We got to work creating a bunch of elements to create this mysterious feel. We sent out a pre-event “save the date” mailer which included instructions on how to do a simple card trick; we sent out another mailer right before the show reminding the client’s customers of the big party; we created in-room gifts for the attendees which included a magic wand, a customized Magic 8-Ball, “tickets” to a performance by the magician (“One night and one night only!”), a “magic” pen, and a few other odds and ends, all collected inside a black top hat. Pretty cool.
But once you got into the room itself is when you got to see the really cool stuff. One of our major tasks is to set up exciting and engaging displays of the actual products. This is no small feat, considering that the products are hoses. I’m sure they work really well… but they’re not that interesting to look at. So, what we did was create displays that were meant to look like magician’s props or tricks. We had a water-filled display that looked his Houdini’s famous Chinese Water Torture Cell with a hose (a hydraulic hose, get it?) suspended in it; another display featured a hose that was spiraling out of a wicker basket so that it looks like a snake charmer’s trick; another high-temp hose was suspected above “fire,” and so on. Beside each display was a big poster in the style of the posters of the time, full of hyperbole and carnival barker-esque patter. These were a whole lot of fun to write.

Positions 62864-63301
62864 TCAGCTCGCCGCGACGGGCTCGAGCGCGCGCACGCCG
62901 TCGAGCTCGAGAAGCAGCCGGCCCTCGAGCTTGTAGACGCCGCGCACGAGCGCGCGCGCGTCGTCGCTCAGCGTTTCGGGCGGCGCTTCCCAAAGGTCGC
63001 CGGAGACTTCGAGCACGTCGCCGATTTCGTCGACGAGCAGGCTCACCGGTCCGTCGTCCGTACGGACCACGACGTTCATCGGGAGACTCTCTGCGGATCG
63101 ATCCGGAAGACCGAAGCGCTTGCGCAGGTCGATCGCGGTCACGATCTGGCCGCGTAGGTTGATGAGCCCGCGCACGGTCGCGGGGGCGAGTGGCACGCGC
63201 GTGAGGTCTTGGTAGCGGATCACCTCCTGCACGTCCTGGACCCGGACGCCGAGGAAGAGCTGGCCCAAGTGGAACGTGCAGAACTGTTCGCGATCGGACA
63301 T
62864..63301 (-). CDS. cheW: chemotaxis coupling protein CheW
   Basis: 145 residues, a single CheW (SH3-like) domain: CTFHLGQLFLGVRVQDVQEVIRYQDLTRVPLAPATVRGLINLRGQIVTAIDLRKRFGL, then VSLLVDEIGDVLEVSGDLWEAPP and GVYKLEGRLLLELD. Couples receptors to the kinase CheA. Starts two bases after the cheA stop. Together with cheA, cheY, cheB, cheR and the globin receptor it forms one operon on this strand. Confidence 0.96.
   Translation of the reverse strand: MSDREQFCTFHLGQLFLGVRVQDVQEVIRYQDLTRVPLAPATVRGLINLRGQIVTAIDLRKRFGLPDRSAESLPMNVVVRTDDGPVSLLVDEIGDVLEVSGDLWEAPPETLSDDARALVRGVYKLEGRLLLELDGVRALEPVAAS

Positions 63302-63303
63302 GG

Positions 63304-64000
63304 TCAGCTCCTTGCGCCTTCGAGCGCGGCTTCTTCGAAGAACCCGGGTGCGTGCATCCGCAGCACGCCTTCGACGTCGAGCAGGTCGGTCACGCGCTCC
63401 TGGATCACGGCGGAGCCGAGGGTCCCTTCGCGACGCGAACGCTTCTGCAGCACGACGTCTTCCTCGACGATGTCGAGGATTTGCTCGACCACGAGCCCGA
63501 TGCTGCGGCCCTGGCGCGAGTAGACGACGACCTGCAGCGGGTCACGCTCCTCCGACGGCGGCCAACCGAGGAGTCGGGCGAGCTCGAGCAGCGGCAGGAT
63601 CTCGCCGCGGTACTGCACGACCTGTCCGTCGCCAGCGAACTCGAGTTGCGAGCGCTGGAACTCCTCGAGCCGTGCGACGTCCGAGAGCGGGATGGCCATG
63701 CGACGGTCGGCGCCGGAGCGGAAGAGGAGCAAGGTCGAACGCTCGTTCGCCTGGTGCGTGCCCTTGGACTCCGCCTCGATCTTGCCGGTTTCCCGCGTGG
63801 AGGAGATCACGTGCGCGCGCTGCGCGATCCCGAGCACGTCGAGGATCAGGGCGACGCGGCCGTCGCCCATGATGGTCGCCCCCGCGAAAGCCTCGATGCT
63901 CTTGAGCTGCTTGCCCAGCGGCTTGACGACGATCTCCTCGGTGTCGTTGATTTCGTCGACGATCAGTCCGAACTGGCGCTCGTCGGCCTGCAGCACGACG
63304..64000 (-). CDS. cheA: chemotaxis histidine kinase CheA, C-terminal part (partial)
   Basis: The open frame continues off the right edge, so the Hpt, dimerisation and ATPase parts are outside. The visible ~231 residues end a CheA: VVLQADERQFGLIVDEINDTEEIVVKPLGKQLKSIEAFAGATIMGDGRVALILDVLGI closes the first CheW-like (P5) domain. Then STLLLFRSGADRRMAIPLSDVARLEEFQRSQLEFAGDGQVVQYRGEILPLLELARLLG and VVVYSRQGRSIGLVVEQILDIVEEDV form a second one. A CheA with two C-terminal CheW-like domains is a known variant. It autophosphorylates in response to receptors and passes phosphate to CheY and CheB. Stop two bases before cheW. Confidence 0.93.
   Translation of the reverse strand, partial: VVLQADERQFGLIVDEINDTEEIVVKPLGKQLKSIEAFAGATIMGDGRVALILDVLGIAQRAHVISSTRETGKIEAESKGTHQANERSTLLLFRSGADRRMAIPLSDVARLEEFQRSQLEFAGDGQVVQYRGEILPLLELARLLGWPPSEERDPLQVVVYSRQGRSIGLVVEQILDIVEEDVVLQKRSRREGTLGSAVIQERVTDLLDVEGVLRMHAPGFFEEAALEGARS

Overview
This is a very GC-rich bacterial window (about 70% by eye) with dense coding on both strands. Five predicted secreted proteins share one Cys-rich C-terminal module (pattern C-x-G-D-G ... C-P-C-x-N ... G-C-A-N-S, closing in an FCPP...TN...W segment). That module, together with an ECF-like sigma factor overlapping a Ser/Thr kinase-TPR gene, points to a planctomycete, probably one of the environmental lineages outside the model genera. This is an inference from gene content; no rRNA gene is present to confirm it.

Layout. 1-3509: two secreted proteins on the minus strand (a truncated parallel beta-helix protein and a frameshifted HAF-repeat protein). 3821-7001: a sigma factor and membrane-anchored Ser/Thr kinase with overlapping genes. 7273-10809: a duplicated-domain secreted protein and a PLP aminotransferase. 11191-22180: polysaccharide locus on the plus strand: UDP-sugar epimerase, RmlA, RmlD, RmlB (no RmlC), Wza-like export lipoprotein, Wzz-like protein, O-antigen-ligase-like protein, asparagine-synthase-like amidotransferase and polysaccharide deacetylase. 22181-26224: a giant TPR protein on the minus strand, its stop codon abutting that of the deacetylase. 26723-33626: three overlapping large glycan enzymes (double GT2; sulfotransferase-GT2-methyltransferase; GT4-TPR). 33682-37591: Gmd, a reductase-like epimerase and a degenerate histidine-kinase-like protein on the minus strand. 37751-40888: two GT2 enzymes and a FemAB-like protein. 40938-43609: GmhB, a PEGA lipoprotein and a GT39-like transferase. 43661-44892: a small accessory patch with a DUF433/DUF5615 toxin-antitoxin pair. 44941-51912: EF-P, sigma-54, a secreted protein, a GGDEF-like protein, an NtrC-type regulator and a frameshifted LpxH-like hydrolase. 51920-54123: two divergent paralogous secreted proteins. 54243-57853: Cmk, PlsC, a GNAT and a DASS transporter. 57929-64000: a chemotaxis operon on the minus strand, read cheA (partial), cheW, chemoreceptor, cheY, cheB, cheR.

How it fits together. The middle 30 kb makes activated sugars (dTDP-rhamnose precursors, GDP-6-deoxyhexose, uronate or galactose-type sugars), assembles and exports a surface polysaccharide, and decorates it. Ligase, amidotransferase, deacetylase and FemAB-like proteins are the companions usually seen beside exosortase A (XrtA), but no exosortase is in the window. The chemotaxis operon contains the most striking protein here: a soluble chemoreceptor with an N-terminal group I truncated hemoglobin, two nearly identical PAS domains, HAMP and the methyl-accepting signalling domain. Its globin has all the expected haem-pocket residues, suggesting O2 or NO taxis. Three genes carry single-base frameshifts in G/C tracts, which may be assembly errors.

Anyway, at the agency meeting we went through the process we used to come up with the concept, mentioned all the elements, and showed a bunch of photos of all the stuff. The presentation was well received… people laughed at all the right places.
But here’s the crazy part.
When we were showing the displays and their accompanying posters, I read the copy to one of the posters out loud (since it was in a PowerPoint slide you couldn’t really read past the headline from the audience). Now, the copy on the posters were a fun combination of attributes the client wanted to get across and the crazy claims I came up with. MARVEL as this hose withstands temperatures up to 350 degrees F and QUAKE IN FEAR at its working pressure of up to 450 psi… and so on.
So I read this poster in my best sideshow barker voice and when I’m done, the audience actually applauds. I actually have to stop talking because people are applauding so loudly that they can’t hear me.
Needless to say, this has never happened to me before. I mean, I’ve had people tell me, hey, that’s a cool ad or great job on that radio or whatever; but I’ve never had 200 people applaud my copy before. Crazy.
Anyway, the kudos just kept rolling in after the presentation. People said that it was the best presentation at an agency meeting EVER. It all totally went to my head.
But, that was last week, and the realities and deadlines of this week are already bringing me back to earth. There’s not a lot of room between “Hey, you’re the guy who gave that great presentation” to “Hey! You’re the dick that missed my deadline!”
But, for one brief shining moment, I was the star of the show.
Now, back to work.